One of the largest oil companies in the world has been forced in court to tell the truth, the whole truth and nothing but the truth about one of the key environmental impacts of developing oil shale in the arid West. Namely, it will consume an enormous amount of water in a region where drought and climate change are already stressing available water supplies.
Chevron USA, in legal filings in a case brought by the conservation group Western Resource Advocates, has admitted that to meet a goal of developing a half million barrels of oil from sedimentary rock in northwest Colorado it would need 120,000 acre feet of water a year. That’s enough to meet the needs of 1 million people per year.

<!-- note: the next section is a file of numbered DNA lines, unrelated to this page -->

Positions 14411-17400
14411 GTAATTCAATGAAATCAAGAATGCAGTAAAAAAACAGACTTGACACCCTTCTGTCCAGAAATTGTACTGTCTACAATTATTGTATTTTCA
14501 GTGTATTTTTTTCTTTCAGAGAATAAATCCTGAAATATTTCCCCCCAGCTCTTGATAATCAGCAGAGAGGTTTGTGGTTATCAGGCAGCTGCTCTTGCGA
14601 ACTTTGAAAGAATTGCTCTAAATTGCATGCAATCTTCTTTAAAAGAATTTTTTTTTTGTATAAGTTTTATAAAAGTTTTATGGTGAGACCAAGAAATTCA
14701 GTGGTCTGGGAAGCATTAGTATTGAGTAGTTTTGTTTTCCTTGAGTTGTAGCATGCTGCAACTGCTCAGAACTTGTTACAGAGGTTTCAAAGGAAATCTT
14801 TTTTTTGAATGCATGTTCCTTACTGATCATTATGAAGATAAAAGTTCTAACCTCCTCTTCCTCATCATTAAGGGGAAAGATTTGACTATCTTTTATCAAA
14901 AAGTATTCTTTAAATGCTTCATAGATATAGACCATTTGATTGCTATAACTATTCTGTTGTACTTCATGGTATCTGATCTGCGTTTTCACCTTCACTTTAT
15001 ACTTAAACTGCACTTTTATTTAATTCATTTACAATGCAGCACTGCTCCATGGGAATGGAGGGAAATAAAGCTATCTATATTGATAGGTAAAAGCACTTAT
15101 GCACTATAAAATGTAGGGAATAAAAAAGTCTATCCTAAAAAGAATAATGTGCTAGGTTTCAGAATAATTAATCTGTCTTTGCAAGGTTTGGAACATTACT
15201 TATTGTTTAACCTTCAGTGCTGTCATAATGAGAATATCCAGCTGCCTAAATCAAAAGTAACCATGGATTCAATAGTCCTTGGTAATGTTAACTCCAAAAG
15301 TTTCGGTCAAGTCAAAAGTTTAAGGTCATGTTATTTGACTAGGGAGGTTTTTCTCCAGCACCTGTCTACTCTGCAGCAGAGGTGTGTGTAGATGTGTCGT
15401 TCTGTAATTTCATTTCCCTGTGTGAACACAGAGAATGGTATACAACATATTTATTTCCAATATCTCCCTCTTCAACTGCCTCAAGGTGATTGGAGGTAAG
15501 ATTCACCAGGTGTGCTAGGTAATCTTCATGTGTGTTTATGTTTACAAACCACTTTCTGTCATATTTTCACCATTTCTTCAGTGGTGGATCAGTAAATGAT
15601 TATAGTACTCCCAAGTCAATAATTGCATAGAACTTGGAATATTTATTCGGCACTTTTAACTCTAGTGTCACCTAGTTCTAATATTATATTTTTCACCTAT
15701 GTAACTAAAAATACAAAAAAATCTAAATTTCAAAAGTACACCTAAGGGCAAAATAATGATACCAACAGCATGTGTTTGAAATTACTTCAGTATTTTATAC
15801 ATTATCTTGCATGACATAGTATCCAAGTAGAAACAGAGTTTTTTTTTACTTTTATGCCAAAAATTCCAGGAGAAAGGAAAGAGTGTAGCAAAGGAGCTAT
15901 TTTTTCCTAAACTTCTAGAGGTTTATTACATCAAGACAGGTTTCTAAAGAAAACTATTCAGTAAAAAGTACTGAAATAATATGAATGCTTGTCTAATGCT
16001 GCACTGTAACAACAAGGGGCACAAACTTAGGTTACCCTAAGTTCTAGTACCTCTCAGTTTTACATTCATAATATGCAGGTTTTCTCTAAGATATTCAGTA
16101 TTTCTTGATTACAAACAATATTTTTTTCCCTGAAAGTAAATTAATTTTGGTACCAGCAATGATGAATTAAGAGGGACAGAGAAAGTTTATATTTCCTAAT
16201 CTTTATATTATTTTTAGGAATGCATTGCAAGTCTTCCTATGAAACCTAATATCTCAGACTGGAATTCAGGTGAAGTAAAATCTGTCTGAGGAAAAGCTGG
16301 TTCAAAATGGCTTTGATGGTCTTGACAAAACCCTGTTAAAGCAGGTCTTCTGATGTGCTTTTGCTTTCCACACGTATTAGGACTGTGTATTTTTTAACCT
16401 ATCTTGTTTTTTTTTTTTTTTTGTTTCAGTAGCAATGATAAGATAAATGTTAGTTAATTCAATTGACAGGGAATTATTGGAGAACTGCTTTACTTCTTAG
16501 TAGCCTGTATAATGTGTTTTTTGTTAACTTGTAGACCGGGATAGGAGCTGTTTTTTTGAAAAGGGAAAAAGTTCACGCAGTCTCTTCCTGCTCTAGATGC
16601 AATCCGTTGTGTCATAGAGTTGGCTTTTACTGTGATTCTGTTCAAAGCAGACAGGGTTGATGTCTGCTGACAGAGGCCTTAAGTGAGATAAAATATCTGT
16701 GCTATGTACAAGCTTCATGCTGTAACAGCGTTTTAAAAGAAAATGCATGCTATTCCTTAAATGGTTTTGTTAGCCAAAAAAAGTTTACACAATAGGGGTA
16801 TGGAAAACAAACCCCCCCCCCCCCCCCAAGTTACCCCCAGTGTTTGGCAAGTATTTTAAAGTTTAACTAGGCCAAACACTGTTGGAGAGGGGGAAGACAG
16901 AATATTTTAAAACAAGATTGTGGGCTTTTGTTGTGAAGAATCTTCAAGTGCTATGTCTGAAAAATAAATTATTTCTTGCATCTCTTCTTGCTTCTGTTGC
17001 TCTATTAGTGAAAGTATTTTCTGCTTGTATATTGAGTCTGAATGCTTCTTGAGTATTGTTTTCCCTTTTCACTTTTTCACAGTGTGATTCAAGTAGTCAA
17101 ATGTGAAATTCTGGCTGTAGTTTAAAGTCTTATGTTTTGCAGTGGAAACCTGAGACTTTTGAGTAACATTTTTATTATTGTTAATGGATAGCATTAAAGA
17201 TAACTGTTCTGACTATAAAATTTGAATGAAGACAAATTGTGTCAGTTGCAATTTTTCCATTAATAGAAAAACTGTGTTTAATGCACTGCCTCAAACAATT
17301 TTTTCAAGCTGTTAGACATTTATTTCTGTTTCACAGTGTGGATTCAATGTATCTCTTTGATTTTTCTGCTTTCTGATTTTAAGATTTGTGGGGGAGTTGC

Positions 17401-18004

Oil industry giants have often brushed off concerns about the water demands oil shale development would place on the Colorado River system, despite assessments by the U.S. Government Accountability Office, the federal Bureau of Land Management and the Rand Corporation that it will be water-intensive. Oil shale is different from shale oil which is conventional oil produced from shale rock formations using standard drilling techniques. Oil shale is a sedimentary rock that contains kerogen, which can yield liquid hydrocarbons when the rock is heated to high temperatures.